Red Mail Truck of Doom: Blinker Optional

truck

In my last post, I very briefly mentioned the truck that I have to (or as my dad would say, “get to”) drive for work. You can’t tell by the single sentence it’s mentioned in, but that truck is Satan’s chariot. Paper cuts will heal, welt marks from rubber-band wars will fade, but nothing will be able to reverse the psychological damage that truck has given me.

I know what you’re probably thinking: what is so terrifying about an itty bitty mail truck? Oh let me tell you, our mail truck is one of a kind. If mail trucks were dog breeds, it is no poodle or Labrador or Mexican hairless; our mail truck is the Clifford the Big Red Dog of the mail truck world, and my coworkers and I are Emily Elizabeth clinging helplessly to its collar as we wonder why we didn’t just get a cat. Or a goldfish.

Calli Fun Fact #53: our office actually does have a fish. His name is Freddy, and he is the most mentally-challenged, near-sighted fish I have ever had the pleasure to meet.

“Big Red”, as I will call it, isn’t one of those petite, little white mail trucks that like to idle in front of your mailbox for what seems like hours as you peek through the blinds and wonder when, exactly, it is going to go away. Big Red is a bright red entity of rusted metal and splintered wood on wheels. The first half looks like any large truck does, but the back half is as though someone taped a brick to a Hot Wheels car. After 14 years at the post office alone, and who-knows how many more years of use before that, I’m just waiting for the day that the tape loses its stick and suddenly our mail truck is a flatbed.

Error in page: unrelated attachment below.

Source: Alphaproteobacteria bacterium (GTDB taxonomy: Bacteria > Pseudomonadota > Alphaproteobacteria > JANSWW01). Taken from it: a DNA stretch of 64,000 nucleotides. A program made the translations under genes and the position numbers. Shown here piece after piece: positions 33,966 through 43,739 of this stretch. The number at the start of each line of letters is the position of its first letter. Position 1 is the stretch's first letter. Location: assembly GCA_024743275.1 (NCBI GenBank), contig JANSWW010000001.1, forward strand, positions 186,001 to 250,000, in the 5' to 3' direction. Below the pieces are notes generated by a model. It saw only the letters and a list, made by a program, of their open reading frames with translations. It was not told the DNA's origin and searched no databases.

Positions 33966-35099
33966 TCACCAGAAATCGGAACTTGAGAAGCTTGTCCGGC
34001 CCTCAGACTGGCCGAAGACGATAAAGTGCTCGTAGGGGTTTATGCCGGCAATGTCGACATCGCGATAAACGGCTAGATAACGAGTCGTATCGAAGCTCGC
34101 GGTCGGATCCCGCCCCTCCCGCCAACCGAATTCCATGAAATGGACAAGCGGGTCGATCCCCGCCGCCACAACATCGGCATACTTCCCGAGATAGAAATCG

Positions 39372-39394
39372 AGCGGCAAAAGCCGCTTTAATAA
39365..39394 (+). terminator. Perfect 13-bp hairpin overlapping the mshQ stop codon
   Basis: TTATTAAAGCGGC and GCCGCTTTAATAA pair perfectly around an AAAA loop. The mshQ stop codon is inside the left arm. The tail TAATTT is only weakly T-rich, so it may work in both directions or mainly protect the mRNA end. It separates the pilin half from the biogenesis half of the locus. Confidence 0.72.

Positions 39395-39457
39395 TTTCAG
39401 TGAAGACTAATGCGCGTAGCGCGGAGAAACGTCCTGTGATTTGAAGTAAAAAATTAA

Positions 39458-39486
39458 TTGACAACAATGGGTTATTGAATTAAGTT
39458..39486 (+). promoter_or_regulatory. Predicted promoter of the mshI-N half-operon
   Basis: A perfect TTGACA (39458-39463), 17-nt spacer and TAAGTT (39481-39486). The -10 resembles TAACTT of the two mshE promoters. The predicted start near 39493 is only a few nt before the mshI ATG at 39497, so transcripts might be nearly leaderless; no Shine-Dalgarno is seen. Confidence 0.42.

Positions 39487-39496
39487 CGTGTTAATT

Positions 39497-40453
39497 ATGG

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Maybe it won’t go down like this, but it’ll happen one day. One day…

The inside of the truck isn’t much better. For one, the driver’s seat only has about half of it’s stuffing. There is an 8-inch hole on the left side, which means that the driver either has to shift all their weight crookedly to the right side in order to drive, or they just deal with it and mimic the Leaning Tower of Pisa instead.

The window crank to the passenger’s side has fallen off, so if you are just along for the ride you can only pray that the driver hasn’t had any chili recently (or else you are about to have a very interesting car ride).

Then there is the issue of what I can only think to call the glove compartment. This compartment isn’t where it usually is, in front of the passenger’s seat. Instead, it is located in the very center of the truck, up near the front and along the floor. To open it up, you click a button underneath the handle and pull it out. Long before I started working at the office, the compartment decided that it was independent, didn’t need no button, and that it could open up whenever it pleased. Especially whenever the truck stopped at a stoplight. For months we were constantly reaching down every two minutes to click it close again. If there was more than one of us in the truck, the passenger would have to lean his or her foot against the compartment just to keep it closed. A couple months ago, a few of my coworkers got fed up with the truck’s constant game of peek-a-boo and decided to get innovative. They found that if we connect a bungee cord from the handle of the compartment and place the other end around a little knob on the ceiling, it will stay closed. We now have a random bungee cord stretched through the middle of the truck’s cab. I’ve had several nightmares of that cord snapping and taking someone’s eye out, leaving us short one driver which means I’ll have to drive the truck even more.